People have misconceptions about what ‘positive’ dog training is. I hear very scary reasons why certain people won’t use positive training and the most common one is “I want to be the alpha.” You feed your dog. You take your dog out. Your dog waits for you to come back from work. Your dog depends on you for resources and play. How can you say that dog is ‘alpha or dominant’? Dominance is control of resources and nothing else. Another blog will be dedicated to this topic. Dog – human relationship is a a relationship just like between parents and children. And positive training doesn’t make you any less of a man or a woman. If anything, it helps creating a bond between you and your dog stronger, motivating your dog to learn, having a balanced and confident dog and most of all, creating a healthy and happy relationship between you and your dog.
I’d like to start with that positive dog training doesn’t mean cuddling, kissing and hugging your dog constantly (nothing wrong with hugging or cuddling your dog). Also, dogs like us humans, love their personal space.
Positive dog training (positive reinforcement) is evidence based and it means teaching dogs through reward – based methods (I.e., treats, food, toys, verbal praise).
Positive reinforcement involves the addition of a reinforcing stimulus (i.e., something that your dog will want to work for such as a treat) immediately following a behavior and the learner will want to want to engage in that behavior more often. When your dog sees that learning is fun, he or she will want to engage in positive behaviours more often.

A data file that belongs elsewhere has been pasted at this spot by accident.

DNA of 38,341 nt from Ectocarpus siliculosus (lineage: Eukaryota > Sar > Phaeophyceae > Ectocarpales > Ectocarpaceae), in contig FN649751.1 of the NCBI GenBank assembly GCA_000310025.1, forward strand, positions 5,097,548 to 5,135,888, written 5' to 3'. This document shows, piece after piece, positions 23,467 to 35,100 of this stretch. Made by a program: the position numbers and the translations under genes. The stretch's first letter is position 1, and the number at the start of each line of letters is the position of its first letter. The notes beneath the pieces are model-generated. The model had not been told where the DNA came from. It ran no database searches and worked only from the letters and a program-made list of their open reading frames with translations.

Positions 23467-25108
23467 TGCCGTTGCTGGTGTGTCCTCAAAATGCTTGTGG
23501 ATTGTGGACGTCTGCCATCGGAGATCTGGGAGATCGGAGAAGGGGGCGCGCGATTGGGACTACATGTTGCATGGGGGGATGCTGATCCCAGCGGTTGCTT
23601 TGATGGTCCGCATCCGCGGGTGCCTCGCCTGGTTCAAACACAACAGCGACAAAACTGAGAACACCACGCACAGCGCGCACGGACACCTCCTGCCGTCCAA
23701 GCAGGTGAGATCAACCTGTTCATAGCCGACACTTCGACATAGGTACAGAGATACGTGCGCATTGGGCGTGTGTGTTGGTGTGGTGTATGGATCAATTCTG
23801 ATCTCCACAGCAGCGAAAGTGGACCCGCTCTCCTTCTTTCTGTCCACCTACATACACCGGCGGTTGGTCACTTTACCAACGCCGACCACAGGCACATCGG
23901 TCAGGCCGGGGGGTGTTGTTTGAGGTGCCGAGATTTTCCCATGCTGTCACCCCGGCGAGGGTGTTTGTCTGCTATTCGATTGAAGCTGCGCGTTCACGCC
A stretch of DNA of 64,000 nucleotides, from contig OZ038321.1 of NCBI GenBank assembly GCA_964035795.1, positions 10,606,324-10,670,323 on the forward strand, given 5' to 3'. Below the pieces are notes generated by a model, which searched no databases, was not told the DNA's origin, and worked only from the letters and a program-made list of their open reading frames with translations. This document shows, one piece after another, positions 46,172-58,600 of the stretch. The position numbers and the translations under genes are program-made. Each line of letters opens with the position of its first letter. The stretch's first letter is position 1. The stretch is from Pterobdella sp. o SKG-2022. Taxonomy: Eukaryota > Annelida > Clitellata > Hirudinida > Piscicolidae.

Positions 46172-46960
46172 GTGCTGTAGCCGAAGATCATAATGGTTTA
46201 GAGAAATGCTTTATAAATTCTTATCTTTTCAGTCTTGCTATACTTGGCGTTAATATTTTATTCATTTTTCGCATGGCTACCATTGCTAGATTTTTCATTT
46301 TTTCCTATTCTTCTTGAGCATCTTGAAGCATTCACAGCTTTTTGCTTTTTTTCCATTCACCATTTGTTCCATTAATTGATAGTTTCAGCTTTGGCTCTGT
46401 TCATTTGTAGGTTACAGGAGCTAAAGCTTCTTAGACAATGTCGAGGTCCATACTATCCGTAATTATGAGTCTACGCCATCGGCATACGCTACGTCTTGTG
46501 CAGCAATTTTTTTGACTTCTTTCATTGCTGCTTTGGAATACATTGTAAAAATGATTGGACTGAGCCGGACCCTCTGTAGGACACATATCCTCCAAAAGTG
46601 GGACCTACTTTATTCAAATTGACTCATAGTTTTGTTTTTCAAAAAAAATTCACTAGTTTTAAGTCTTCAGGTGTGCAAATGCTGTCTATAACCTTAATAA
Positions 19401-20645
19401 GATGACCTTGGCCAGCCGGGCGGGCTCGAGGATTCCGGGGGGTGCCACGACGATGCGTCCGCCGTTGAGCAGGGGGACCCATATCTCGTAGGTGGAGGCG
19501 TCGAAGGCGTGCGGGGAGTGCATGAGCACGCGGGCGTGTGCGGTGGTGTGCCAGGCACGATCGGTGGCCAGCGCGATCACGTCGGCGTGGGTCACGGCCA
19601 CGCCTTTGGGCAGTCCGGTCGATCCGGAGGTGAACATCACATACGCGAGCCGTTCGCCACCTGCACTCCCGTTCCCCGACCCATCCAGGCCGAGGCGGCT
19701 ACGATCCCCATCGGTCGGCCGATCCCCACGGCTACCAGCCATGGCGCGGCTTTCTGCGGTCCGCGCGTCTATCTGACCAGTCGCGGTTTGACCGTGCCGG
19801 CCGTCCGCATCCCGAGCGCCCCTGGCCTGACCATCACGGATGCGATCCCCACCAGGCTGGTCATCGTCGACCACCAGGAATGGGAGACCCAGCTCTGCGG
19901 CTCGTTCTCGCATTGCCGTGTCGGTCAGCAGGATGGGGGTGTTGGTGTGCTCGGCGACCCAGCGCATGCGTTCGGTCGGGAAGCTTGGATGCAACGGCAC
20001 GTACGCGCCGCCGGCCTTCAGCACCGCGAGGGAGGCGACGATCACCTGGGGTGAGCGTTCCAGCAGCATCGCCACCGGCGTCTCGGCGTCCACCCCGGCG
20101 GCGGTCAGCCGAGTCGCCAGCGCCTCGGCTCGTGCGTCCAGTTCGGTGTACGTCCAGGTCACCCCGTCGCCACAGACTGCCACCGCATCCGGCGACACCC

A reinforcer is something the learner will work to earn or something the learner finds pleasurable.
First you need to find dog’s motivation by getting your dog to try different treats, different toys, kibble, praise, building your pup’s play drive and so on.
- are provided immediately after the target behaviour has occurred
- are provided frequently
- are paired with a clear verbal description of the behaviour
- are delivered with enthusiasm
- are delivered continuously (continuous reinforcement schedule CRF) at first, and then more intermittently later on
- can occur on a fixed schedule; e.g., every time a behaviour is observed, or on a variable schedule; e.g., every third time a behaviour is observed
- fade out over time (after your doggie has demonstrated the skills in different environments)
You might ask WHY does my dog need to be reinforced? I answer this with “Why do you need to get paid for the job you have done”? We all need MOTIVATION (you go to your job because you know you will get paid. Getting paid is your reinforcement). Dogs ned reinforcement to learn skills. Reinforcement is used to teach humans and animals. It’s science!
Why use positive reinforcement?
- You want to encourage and reward wanted behaviours
- Reinforcement is the reason why we continue to do many things. Dogs will do the same
- You want your dog not to be scared of you
- You want your dog to see you as a leader and not an unstable person
- Your dog will be more confident and well balanced
- You will have a happier relationship with your dog
Why not use reinforcement? There are no valid reasons why you wouldn’t want to use reinforcement. Reinforcement is evidence based and very well researched that it increases skills. Think about your own experience with positive reinforcement.
Thanks for reading everyone.
Cooper, J., & Heron, T. (2010). Applied behavior analysis. Columbus: Pearson Education.